Take Charge of Your Money at 60+
You may be retired, or thinking about it. Ensure you'll have the funds you need now and in the future.
Where do you stand, financially speaking, compared with your peers?
Are you making more than your college classmates? How do your saving and spending patterns stack up against those of the rest of your generation? We're forever asking such questions.
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"Our brains are comparison machines, always tuned in to relative differences," says social psychologist Heidi Grant Halvorson, coauthor of Focus: Use Different Ways of Seeing the World for Success and Influence.
Trouble is, comparing can get discouraging. So don't get hung up on what might have been. Instead, Halvorson says, "look at people who are doing it right — or at least better. Don't think 'How good am I at this?' Think 'How can I get better?' "
See also: Take charge of your money at 50+ | And at 70+
The tips on the next pages will help you do just that, walking you through the big financial questions you'll face in the next 10 years of your life. It's a pocket guide to your money in your 60s: how to maximize your income, rethink your investments, spend smarter and save more, starting right now.
AARP Financial Ambassador Jean Chatzky
Financial expert Jean Chatzky is a regular contributor to AARP The Magazine and AARP.org. Read Jean's articles, watch her money tips videos and learn more about how to save more and spend less at aarp.org/jeanchatzky.
Also, be sure to make use of AARP's suite of interactive Money Tools — including the AARP Retirement Calculator and the Social Security Benefits Calculator — at aarp.org/tools.
The Plan for What You Owe (and Own)
1. Start a debt-busting avalanche
Still carrying car loans, credit card bills, lingering Parent PLUS college loans or personal loans? Use these remaining full-employment years to knock down these nondeductible debts.
You'll get the biggest bang for each buck by paying off the highest interest rate debt in your portfolio first, while making minimum payments on the remainder. It's called the avalanche method, and it gets you out of debt cheapest and fastest.
If you have a credit card charging you 19 percent and a college loan at 7.9 percent, throw every extra dollar you have at the higher rate. Once that debt is retired, move on to the next highest rate. (To run your own debt-free calculation, try the Credit Card Avalanche Calculator at JeanChatzky.com.)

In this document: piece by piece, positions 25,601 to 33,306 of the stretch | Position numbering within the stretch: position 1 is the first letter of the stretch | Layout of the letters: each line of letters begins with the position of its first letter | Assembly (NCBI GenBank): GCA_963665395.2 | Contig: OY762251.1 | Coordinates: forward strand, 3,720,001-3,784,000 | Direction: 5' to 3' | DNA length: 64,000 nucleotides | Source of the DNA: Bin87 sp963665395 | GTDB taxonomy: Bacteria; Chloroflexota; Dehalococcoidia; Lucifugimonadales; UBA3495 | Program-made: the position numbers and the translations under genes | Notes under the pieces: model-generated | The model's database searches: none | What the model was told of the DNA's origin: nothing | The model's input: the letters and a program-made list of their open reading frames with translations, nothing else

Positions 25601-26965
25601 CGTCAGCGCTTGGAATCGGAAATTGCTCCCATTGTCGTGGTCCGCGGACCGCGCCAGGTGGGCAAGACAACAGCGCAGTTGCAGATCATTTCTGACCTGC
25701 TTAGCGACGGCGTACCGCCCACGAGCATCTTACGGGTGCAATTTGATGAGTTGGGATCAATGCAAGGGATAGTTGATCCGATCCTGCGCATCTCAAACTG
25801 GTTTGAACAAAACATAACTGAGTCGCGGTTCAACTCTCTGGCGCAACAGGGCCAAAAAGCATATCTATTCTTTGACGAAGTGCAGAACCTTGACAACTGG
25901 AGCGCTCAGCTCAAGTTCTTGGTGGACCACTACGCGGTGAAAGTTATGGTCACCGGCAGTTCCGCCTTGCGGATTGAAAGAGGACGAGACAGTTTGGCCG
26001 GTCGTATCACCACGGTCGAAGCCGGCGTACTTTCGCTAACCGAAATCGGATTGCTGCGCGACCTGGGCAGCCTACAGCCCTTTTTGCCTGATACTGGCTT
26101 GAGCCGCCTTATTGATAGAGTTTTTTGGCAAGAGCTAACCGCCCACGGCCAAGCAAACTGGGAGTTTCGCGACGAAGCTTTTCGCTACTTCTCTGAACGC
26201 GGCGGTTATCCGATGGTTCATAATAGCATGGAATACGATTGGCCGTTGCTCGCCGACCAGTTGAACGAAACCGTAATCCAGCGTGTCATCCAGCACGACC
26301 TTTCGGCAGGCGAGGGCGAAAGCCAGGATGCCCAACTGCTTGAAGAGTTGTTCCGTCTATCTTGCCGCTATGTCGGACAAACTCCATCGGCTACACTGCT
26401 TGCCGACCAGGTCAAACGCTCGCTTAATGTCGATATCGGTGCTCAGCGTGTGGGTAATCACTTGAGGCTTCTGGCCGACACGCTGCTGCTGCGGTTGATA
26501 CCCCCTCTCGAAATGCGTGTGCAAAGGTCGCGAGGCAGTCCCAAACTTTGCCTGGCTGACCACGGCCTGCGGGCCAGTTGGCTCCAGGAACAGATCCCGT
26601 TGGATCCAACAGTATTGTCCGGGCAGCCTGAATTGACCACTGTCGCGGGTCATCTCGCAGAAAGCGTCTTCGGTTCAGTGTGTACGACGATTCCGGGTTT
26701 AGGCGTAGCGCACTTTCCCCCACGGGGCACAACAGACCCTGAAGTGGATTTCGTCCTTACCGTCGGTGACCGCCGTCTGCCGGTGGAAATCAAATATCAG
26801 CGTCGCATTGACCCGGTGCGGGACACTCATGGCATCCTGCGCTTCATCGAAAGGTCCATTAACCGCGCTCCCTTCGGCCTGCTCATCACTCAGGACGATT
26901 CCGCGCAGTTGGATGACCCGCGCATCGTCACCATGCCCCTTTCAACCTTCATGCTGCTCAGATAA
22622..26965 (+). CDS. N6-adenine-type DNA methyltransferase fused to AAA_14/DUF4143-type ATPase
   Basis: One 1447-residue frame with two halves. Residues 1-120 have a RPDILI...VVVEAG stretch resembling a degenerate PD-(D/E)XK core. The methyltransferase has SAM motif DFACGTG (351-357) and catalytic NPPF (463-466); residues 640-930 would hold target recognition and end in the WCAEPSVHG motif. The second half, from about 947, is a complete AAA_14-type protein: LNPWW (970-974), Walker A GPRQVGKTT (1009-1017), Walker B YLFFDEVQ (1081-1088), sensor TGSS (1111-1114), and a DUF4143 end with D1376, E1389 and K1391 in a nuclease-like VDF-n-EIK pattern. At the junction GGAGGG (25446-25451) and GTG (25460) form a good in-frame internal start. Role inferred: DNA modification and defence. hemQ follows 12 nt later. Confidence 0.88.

2. Make a move on your mortgage
If you've paid off the mortgage, give yourself a hand.
"The happiest clients with the least stress are the ones who go into retirement completely debt free, including the mortgage," says financial planner Bill Losey, author of Retire in a Weekend.
It's easier to deal with the income drop of retirement when the roof over your head isn't going anywhere. Still, the number of 60-somethings with mortgages has grown dramatically since 2000: A third of those 65 and up have housing debt. If you're a long way from paying it off and your interest rate is 4.5 percent or higher, moving to a 10- or 15-year loan can help speed the process (but payments will be higher). Adding an extra payment or two per year might accomplish the same goal without the expense of refinancing.
3. Refi or put in reverse?
Reverse mortgages are marketed heavily to older homeowners, who can obtain them at age 62. Essentially, a reverse mortgage converts part of your home equity into cash.
The payout — tied to life expectancy — can be taken as a lump sum, as a line of credit or in monthly sums that last as long as you or your spouse lives in the house. But reverse mortgages are complex, are laden with fees and won't allow you to tap all of your equity. Plus, the interest rate can be 1 to 1.5 percentage points higher than you'd get by refinancing. Yes, housing debt in retirement isn't ideal (see above), but for many it's unavoidable, and a refi lets you minimize your monthly payments while pulling out cash.
"Refinancing for 30 years could save you $500 a month," says Keith Gumbinger of mortgage information website HSH.com. "That frees up money for a car, if you need one."
The Plan for What You Make and Save
1. Defeat the grind
Now is the time, says Maryland financial adviser Tim Maurer, to realize that life isn't a "two-act play where you work your butt off and then retire. It's a three-act play, and people in their 60s are entering act two."
These are the years to explore a new professional passion. You may bring home a little less money and put in fewer hours, but your new job won't feel like work. Once you transition, he notes, "you may not make enough to contribute to your nest egg, but you also won't have to tap it."
A nest egg untouched can continue to grow, often tax-free, at least until age 70, when mandatory withdrawals typically begin. Staying employed also allows you to put off taking Social Security benefits until age 70, which brings with it an 8 percent bump in benefits for every year past your full retirement age that you delay.
2. Spark a sell-off
If you're like most 60-somethings, your income has already started to trend downward. It's time to take an honest look at where that money is currently going. That not only means the small things (such as reducing the number of premium cable channels you pay for and eating out a little less) but the larger ones (do you really need that second car now that your kids are out of the house?).